The Right To Define Ourselves

Greta Christina has an excellent post pushing back against all those who like to tell us atheists what we really believe (like that we claim 100% certainty about the non-existence of God when the majority of us actually do not) and how we “really have a belief system that’s just like a religion,” etc.  Her conclusion:

Defining one’s self is among the most powerful acts a community and a movement can take.

And people who desperately wish for a community and movement to disappear are not voluntarily going to let us have that power.

They are going to keep trying to define us, so they can continue to make us look like rigid, hysterical, unreasonable dogmatists who don’t have to be taken seriously. They are going to keep trying to define us, so they don’t have to think too closely about who we really are and what we really think. And they are going to keep trying to define us, simply because they can: because defining a marginalized group is a way of saying that your definitions, and not theirs, are the ones that count.

We have to not let them do that.

Your Thoughts?

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About Daniel Fincke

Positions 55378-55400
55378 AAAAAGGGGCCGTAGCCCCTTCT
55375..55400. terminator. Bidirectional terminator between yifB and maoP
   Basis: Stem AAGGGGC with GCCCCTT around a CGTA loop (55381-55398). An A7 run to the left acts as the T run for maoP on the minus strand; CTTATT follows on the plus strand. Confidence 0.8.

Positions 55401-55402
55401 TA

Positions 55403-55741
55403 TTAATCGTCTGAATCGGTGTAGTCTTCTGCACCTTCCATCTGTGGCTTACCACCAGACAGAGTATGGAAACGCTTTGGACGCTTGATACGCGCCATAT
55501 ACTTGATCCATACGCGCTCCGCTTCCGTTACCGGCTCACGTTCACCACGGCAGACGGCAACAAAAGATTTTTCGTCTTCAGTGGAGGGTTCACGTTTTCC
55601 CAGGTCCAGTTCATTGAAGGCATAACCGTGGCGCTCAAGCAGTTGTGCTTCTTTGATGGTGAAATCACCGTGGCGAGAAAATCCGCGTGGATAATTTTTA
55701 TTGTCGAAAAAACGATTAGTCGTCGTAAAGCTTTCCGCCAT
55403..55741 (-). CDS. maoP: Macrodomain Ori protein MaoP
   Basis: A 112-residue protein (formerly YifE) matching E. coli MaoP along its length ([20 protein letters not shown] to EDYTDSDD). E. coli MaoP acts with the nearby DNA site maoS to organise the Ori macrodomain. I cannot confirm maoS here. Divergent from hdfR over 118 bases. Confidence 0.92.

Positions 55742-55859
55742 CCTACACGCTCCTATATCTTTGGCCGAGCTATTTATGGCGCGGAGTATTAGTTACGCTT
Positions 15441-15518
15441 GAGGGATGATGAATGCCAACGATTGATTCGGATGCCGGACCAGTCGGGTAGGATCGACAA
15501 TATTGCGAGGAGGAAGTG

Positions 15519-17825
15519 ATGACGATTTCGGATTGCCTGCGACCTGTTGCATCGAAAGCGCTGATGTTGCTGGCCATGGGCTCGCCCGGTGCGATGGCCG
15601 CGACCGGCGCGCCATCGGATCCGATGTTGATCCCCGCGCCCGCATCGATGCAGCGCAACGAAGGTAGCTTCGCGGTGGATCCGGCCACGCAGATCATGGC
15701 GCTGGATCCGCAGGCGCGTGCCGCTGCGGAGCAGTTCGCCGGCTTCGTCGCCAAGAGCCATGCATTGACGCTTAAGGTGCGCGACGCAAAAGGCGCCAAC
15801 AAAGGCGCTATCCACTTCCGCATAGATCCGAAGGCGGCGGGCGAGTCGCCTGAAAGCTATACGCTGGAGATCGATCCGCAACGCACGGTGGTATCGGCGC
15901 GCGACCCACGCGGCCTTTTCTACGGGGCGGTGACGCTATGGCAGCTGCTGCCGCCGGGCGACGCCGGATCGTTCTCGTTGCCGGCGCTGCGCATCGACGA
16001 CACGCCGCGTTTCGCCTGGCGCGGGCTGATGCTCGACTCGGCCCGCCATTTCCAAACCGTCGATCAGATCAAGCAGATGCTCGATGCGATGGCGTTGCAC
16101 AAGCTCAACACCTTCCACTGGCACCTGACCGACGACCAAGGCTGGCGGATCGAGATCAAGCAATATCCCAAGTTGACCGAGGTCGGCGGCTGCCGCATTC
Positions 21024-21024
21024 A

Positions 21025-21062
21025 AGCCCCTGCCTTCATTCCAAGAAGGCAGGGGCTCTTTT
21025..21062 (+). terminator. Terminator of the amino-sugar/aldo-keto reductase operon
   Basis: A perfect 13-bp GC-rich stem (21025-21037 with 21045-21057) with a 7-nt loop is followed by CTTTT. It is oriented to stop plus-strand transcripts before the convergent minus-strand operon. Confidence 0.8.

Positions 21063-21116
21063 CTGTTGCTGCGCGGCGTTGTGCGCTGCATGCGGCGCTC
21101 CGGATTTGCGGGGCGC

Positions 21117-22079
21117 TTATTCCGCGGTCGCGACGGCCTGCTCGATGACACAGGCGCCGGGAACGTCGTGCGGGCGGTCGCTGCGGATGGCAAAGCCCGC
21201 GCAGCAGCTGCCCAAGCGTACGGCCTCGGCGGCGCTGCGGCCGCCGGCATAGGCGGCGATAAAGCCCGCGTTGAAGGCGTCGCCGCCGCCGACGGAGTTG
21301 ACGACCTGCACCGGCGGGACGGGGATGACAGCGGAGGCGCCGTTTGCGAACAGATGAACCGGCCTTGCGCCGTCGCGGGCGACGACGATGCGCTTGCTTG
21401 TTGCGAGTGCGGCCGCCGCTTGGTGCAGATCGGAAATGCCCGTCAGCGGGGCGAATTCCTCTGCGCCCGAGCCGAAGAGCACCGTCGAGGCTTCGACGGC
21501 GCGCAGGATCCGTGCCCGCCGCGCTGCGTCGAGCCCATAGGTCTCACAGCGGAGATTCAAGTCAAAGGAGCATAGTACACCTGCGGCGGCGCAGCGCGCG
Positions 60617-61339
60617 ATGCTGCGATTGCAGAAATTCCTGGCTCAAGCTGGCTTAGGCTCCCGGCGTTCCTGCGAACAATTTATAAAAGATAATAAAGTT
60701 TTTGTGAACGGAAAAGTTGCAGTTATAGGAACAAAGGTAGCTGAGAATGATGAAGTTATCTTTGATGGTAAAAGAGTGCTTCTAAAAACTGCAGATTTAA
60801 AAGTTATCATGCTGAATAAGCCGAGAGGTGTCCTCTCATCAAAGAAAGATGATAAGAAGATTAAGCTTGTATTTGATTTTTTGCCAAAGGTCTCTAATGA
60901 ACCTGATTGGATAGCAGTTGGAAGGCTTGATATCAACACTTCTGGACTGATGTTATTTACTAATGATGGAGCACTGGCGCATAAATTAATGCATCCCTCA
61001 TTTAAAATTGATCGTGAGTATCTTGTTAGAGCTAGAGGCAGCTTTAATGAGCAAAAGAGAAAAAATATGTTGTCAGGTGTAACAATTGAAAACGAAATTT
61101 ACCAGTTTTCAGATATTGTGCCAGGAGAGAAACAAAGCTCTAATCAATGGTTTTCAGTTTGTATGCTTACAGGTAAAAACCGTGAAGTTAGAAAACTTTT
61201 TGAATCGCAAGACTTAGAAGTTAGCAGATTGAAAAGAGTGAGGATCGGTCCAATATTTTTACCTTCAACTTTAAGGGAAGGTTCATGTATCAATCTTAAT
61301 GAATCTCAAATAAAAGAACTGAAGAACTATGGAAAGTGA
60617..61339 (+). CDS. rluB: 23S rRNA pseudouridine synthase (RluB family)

Dr. Daniel Fincke  has his PhD in philosophy from Fordham University and spent 11 years teaching in college classrooms. He wrote his dissertation on Ethics and the philosophy of Friedrich Nietzsche. On Camels With Hammers, the careful philosophy blog he writes for a popular audience, Dan argues for atheism and develops a humanistic ethical theory he calls “Empowerment Ethics”. Dan also teaches affordable, non-matriculated, video-conferencing philosophy classes on ethics, Nietzsche, historical philosophy, and philosophy for atheists that anyone around the world can sign up for. (You can learn more about Dan’s online classes here.) Dan is an APPA  (American Philosophical Practitioners Association) certified philosophical counselor who offers philosophical advice services to help people work through the philosophical aspects of their practical problems or to work out their views on philosophical issues. (You can read examples of Dan’s advice here.) Through his blogging, his online teaching, and his philosophical advice services each, Dan specializes in helping people who have recently left a religious tradition work out their constructive answers to questions of ethics, metaphysics, the meaning of life, etc. as part of their process of radical worldview change.